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Pollings stations have opened in Benin, as the country elects a new president to replace the incumbent Thomas Boni Yayi. The contest is expected to be a close one, with 33 candidates in contention for the post.
Benin Cotonou Präsidentschaftswahlen Anhänger Lionel Zinsou
Voters in Benin headed to polling booths on Sunday, with a record number of candidates vying to become the country’s next president.
The contest was expected to be closer than ever in one of Africa’s most solid democracies, with the frontrunner being Prime Minister Lionel Zinsou.
The 61-year-old, a Franco-Beninese financier and former speechwriter for French ex-Prime Minister Laurent Fabius, has been seen as Boni Yayi’s chosen successor.
However, Zinsou’s dual nationality may prove a disadvantage, with some claiming he has been parachuted in to serve the interests of the former colonial power.
Backing from big parties
Zinsou – who last December survived a helicopter crash – is standing for the ruling Cowry Forces for an Emerging Benin party, and he also has the backing of the main opposition Democratic Renewal Party.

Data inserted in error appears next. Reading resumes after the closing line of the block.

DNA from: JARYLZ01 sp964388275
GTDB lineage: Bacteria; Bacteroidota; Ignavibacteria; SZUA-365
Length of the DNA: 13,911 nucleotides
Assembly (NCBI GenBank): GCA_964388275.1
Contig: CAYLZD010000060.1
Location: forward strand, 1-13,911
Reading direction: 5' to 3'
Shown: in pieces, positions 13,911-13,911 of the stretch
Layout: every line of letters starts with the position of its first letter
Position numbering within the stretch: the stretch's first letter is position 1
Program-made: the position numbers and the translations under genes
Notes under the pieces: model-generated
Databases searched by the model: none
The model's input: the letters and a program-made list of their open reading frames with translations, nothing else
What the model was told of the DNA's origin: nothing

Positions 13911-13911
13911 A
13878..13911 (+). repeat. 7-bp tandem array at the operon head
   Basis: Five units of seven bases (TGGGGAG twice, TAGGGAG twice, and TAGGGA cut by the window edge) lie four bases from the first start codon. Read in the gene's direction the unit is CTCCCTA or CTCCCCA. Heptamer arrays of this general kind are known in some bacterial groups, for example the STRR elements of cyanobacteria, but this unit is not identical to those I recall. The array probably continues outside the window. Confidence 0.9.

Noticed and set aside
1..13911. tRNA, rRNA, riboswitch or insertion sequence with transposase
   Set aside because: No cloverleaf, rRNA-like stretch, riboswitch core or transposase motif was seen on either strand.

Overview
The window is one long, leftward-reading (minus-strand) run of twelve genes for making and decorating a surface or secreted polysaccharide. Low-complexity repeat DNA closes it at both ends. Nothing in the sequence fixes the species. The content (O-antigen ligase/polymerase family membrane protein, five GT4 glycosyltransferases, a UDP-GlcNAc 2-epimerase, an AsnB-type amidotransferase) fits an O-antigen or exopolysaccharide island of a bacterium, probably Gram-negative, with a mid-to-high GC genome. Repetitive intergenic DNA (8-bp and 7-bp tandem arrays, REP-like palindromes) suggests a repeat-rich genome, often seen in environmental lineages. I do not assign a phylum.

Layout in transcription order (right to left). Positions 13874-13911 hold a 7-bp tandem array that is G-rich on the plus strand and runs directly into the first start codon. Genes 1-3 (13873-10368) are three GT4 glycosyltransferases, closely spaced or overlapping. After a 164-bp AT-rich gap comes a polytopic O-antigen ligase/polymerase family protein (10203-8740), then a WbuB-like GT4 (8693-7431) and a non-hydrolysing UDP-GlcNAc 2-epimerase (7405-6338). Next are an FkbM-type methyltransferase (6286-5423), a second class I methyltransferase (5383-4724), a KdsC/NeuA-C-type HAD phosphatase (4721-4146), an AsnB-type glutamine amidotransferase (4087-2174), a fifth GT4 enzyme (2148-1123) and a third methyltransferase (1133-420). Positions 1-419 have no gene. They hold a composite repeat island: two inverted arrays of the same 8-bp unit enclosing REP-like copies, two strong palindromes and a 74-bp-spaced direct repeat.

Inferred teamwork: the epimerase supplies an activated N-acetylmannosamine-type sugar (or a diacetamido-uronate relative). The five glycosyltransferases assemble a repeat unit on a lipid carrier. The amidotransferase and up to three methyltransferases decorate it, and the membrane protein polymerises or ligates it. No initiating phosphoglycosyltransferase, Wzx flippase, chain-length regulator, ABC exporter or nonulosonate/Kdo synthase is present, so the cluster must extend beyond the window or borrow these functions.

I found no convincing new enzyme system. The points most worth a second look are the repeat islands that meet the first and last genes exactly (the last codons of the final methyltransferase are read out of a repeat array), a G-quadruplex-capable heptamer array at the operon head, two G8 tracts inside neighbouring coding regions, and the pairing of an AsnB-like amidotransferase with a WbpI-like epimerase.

Other significant contenders include cotton tycoon Patrice Talon, who has been listed as Africa’s wealthiest man, and the food industry magnate Sebastien Ajavon. Both men are staking their claim for the job after previously bankrolling other candidates.
Former premier Pascal Koupaki and ex-International Monetary Fund official Abdoulaye Bio Tchane – dubbed ABT by supporters – are also in the running.
Looming economic challenge
Tasks that lie ahead of the winner would include strengthening the economy of the largely agricultural nation, whose main exports include cashew nuts and shea butter.
Some 4.6 million people are eligible to vote. The elections having been postponed by a week because of logistical problems. Should no candidate win an outright majority, the election will go to a runoff.
Elected by a vast majority in 2006, Boni Yayi – who has now served the maximum of two five-year terms – vowed to stop deep-rooted corruption in several sectors such as the cotton industry and shipping. However, his rule has been tainted by embezzlement and bribery scandals.
The Netherlands last year suspended aid to Benin after the disappearance of 4 million euros earmarked for drinking water schemes.